Servers face sexual harassment

Restaurant statistics

For people who make $2.13 per hour plus tips, customer service is likely their No. 1 priority.

Servers say they depend on patrons to pay their checks, but customers often expect them to deal with unwanted sexual harassment.

A survey of 668 current tipped wage employees from 39 states reported 78 percent of workers said they were sexually harassed by customers, according to the Restaurant Opportunities Centers United Forward Together.

“You have to put up with it for the tip,” said senior Amber Bockus. “Management doesn’t normally need to get involved. I usually handle it myself.”

Bockus, who has worked as a server in various local restaurants since high school, said lewd comments, marriage proposals and inappropriate gestures have been part of her employment.

“They will say things like how much can I pay you to go back to the hotel with me?” she said.

States like Alabama where the minimum wage for servers falls well below the minimum wage for other employees reported higher levels of sexual harassment, according to the ROC study.

The researchers reported the overall restaurant work environment is at least partially shaped by the sub-minimum wage system itself.

Sexual harassment of employees is a situation employers must proactively deal with, said Josh Waddell, manager at Buffalo Wild Wings.

“We do pretty well,” Waddell said. “We’ve never really had a problem with that.”

He said situations, when they do arise, are handled on a case-by-case basis.

“Depending on the situation, if law enforcement needed to be involved we would certainly do that,” he said. “But, if it was just a comment or something, we would ask the customer to leave.”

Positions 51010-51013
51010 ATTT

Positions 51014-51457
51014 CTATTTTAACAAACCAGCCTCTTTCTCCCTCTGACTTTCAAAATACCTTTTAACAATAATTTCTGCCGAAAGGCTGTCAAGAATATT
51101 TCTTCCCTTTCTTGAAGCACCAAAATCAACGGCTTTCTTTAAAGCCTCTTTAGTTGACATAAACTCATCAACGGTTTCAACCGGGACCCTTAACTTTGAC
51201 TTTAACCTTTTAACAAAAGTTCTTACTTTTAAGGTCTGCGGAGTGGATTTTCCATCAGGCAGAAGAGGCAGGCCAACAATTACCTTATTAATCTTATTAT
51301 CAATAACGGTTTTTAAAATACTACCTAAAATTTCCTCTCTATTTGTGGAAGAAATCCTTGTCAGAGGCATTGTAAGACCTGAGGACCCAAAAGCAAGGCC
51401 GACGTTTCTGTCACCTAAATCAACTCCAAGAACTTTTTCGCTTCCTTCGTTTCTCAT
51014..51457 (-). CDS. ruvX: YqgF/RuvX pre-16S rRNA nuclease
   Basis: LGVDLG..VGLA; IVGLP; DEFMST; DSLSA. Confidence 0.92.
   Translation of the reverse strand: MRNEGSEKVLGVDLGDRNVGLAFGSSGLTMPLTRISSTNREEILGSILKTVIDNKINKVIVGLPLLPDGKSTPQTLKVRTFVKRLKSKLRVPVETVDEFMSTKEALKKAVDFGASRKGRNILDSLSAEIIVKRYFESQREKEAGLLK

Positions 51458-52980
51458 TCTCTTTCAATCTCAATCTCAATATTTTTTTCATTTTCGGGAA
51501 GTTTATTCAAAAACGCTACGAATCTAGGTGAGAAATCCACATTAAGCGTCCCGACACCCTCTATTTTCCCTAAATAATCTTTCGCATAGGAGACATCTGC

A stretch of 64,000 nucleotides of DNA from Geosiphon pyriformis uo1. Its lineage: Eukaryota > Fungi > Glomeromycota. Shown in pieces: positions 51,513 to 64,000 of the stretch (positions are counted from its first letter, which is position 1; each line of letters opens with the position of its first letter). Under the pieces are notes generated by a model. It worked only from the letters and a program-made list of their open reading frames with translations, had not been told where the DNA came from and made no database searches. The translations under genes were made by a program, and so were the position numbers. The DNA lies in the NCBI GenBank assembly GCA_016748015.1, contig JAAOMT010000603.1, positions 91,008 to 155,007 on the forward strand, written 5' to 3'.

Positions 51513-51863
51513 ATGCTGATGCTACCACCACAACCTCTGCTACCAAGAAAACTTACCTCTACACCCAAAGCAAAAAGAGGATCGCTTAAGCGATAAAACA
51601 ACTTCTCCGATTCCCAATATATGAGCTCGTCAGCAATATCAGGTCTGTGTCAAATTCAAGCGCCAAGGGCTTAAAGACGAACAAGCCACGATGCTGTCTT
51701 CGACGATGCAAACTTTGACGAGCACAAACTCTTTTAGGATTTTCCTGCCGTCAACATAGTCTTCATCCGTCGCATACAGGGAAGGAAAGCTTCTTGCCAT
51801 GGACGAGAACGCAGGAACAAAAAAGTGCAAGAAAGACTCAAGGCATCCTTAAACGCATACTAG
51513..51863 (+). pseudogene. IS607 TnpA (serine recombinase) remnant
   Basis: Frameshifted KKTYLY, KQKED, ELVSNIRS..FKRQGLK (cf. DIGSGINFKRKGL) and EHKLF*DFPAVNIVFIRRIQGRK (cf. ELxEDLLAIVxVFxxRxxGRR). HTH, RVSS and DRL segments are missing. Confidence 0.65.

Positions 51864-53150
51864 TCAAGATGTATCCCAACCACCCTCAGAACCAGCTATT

He also said sexual harassment is more common toward female servers.

Fifty percent of women and 47 percent of men reported experiencing ‘scary’ or ‘unwanted’ sexual behavior, and 30 percent of women and 22 percent of men reported they were touched inappropriately at work on a regular basis, according to the study.

Junior Jensen Joiner said he has faced sexual harassment on the job.

Sixty percent of women and transgender workers reported sexual harassment was an uncomfortable aspect of work life, while 46 percent of men agreed, according to the ROC study.

Joiner, who has worked as a server more than a year, said alcohol typically induces more sexual harassment.

“I have a birthmark that looks like a hickey,” Joiner said. “This woman who comes in (the restaurant) all the time said she could give me another one.”

He said he deals with different situations in different ways.

“If they are older I laugh it off,” he said.

The ROC study also showed 80 percent of restaurant employees reported harassment from coworkers.

Bockus said she has been harassed by males who worked with her in the past.

“The cooking crew is mostly men and they have done things, but it’s different because we know them and just tell them to stop.”